I had a stereo that had a record-able 8-track system built in. I would record straight off the radio to the 8-track and from records. I will add that it could be a miserable format to listen to music. If you had a favorite song that you wanted to hear a couple times in a row…get ready to wait till it came back around and then for the infamous “click” and you would switch tracks…and either wait some more or miss the beginning.
But there is more… you may be listening to a song and suddenly the song fades out for a while because it’s too long for the track and then finally the “click” and it finishes out on the next track.
William Powell Lear, the man behind LearJet, was also the inventor of the 8-track cartridge tape system. In 1964 William Lear convinced Ford to install the 8-track in their cars.
In September 1965, Ford Motor Company offered 8-track players as an option in their 1966 model cars. A Ford spokesperson reported that 65,000 players were installed in the first year. As a result of the popularity, the 8-track player soon became standard in all Ford cars.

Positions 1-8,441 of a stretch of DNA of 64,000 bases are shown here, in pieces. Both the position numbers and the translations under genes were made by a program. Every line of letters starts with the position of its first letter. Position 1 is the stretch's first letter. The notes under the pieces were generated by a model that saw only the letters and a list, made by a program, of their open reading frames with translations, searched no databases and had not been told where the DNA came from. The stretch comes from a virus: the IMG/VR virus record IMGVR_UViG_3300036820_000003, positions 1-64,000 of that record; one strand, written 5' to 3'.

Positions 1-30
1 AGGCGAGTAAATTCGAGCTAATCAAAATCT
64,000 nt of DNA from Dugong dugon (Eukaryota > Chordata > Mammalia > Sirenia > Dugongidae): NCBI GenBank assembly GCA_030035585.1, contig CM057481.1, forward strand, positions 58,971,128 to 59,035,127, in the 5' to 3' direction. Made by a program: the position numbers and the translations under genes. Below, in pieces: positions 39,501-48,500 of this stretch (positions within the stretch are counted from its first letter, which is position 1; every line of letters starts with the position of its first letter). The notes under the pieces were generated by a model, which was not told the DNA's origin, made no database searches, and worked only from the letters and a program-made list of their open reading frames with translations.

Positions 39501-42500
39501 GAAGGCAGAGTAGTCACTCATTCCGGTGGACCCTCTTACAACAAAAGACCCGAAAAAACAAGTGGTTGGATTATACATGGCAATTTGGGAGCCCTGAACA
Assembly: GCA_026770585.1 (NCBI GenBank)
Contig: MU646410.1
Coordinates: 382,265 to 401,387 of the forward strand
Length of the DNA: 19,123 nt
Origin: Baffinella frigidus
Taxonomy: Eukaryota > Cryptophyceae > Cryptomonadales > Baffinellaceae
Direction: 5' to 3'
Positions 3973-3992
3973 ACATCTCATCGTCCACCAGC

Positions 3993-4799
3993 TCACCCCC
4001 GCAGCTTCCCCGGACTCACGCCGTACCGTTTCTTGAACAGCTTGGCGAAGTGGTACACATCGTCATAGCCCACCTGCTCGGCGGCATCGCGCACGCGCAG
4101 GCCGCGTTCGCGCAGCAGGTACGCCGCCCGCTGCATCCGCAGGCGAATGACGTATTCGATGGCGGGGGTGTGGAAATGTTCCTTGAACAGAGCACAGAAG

In 1966 home units and portable units were offered. Now people could share their tapes with each other. The peak years of the eight-track were 1967 through 1975. Then, improvements in the tape quality of smaller cassettes and decreasing quality in eight-tracks led consumers away from the eight-track tape.
The last official release on 8-track was Fleetwood Mac’s Greatest Hits in 1988. By then though Compact Disc had taken over the market.
I did have quite a collection of official 8-tracks and self-made 8-tracks. I also have an old 8-track system in my closet…hey you never know.
This video is a must. It shows an Eight Track Museum. It is interesting.